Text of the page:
Visitor Center Rennovations
April, May, & June 2014 are scheduled for major electrical and heating/cooling system rennovation. The Visitor Center will be closed but restrooms, movie auditorium, historic ruins area, and picnic area will remain open (no fees during rennovation).
Civilian Conservation Corps at the Ruins
National Park Service Historic Photograph Collection
Although a great deal of construction has occured at Casa Grande during the 1930s, by 1937 the park still did not have a maintenance and storage facility. For this large building project of the 1930s, Park Superintendent Frank Pinkley obtained the services of the Civilian Conservation Corps (CCC). On November 16, 1937, a carpenter crew of twenty-four men and a foreman arrived at Casa Grande from the Chiricahua National Monument Civilian Conservation Corps Camp CNM-2-A to establish a fifty-man spike camp. Between that date and December 4, they built a barracks, messhall, washroom, storeroom, and a recreational hall in an area just southeast of the current maintenance facilities. The carpenter crew then departed for the main camp and was replaced by another group of CCC men who gave the finishing touches to their camp and then began preparation to construct the maintenance facility in an area south of the residential section.
Not all of the Civilian Conservation Corps enrollees worked in construction. During the time the camp was located at Casa Grande, two to four men were assigned each month to guide visitors through the ruins. Another one to two men were used as mimeograph operators and sometimes as clerk-typists in the Southwestern Monuments headquarters.
Since the architectural style for the new maintenance buildings copied the existing modified Pueblo style, these projects took thousands of adobe bricks. On December 14, 1937, the CCC crew began to prepare an adobe-making area and six days later produced their first adobe. By the end of June 1938 two structures had reached the point that only interior work remained to be done. At that time attention shifted to the erection of an oil house. The CCC concentrated on the oil house so that by November 1938 it was nearly completed. In September a wash rack was built on the south side of the oil house and a gas tank and pump were installed in front.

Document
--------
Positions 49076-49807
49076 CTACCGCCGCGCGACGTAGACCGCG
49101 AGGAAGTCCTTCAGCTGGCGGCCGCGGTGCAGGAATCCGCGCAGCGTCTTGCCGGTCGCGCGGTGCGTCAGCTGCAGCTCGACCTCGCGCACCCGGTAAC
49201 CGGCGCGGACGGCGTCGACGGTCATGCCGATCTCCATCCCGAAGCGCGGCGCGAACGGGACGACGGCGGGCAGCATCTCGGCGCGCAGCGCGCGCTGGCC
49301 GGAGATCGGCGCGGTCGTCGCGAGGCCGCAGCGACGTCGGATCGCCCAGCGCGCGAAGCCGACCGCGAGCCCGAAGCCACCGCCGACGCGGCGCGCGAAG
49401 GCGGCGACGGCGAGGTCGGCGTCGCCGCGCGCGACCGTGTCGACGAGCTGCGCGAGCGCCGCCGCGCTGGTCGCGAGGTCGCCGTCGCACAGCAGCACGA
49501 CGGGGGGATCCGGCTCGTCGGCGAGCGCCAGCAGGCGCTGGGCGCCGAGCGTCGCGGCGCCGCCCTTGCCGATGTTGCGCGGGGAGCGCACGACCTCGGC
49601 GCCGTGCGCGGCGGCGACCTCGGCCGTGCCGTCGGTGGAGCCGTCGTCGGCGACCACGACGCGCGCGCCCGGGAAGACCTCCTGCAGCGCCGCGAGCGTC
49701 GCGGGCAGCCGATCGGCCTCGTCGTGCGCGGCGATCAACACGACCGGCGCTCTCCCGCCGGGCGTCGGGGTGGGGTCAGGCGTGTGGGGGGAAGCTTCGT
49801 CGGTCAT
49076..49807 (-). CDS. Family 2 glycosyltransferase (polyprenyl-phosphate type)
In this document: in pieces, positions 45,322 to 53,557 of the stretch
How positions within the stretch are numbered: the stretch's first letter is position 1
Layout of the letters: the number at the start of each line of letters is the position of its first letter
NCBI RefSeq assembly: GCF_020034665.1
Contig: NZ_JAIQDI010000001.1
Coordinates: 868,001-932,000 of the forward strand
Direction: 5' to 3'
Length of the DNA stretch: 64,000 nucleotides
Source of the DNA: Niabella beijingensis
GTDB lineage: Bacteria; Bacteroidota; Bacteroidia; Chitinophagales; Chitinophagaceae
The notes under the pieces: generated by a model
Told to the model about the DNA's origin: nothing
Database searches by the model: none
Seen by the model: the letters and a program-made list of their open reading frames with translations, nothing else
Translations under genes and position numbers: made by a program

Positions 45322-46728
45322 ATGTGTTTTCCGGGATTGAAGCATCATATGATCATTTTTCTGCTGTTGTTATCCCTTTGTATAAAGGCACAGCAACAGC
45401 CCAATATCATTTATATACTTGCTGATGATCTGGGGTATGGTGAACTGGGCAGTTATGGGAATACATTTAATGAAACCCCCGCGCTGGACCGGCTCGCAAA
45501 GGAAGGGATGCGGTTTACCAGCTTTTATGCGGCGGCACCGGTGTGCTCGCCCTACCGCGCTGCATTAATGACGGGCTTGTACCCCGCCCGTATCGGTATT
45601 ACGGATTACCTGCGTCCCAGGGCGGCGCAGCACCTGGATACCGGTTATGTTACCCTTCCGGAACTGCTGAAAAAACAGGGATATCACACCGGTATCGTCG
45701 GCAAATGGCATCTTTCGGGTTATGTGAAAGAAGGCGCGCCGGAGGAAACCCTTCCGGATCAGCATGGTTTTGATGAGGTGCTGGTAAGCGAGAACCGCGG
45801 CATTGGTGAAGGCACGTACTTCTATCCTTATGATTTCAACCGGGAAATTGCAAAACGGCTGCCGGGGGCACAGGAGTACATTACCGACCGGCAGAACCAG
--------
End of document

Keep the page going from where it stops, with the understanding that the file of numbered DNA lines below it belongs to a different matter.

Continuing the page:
During May 1939 the CCC men constructed an adobe, modified Pueblo style checking station at the entrance to the monument. Park Superintendent Frank Pinkley had been told to begin to charge a 25 cents admission fee starting May 1939 to each individual entering the monument. As a result, the checking station was erected to provide a building from which monument personnel could collect the charge. This practice had two effects. It angered 38.9 percent of the people who attempted to enter the monument with the result that they refused to pay and left. With CCC help to collect the entrance fee, there was no problem, but, when the CCC left in February 1940, the situation changed. At that time, there was an insufficient number of employees to handle the entrance station and museum, as well as conduct guided tours. As a result, on February 23, 1940, permission was granted to end the entrance fee. Only a 25 cents charge was collected at the museum from those taking a guided tour. Consequently, the checking station was dismantled.
The Casa Grande Civilian Conservation Corps spike camp was abandoned in February 1940 and the men returned to the main Chiricahua camp. On March 8, 1943, a group from the United States Army Corps of Engineers came to the monument and demolished the camp buildings. Salvageable material was hauled away in twenty-five trucks on March 10 and 11, 1943.
For More Information
Casa Grande Ruins Centennial History (PDF)
The Civilian Conservation Corps and The National Park Service 1933-1942 by John C. Paige is on-line complete with bibliography
The Civilian Coservation Corps, 1933-1942: A New Deal Case Study by John A. Salmond is on-line complete with selected bibliography
PBS's American Experience: The Civilian Conservation Corps is on-line complete with transcripts and the ability to purchase a DVD of the Robert Stone film
Did You Know?
The ancient Sonoran Desert people made shell jewelry bracelets, rings, necklaces and pendants. Some of the jewelry was inlaid with turquoise, others had designs etched into the surface. The shells were acquired from as far away as the Pacific Ocean and the Gulf of California.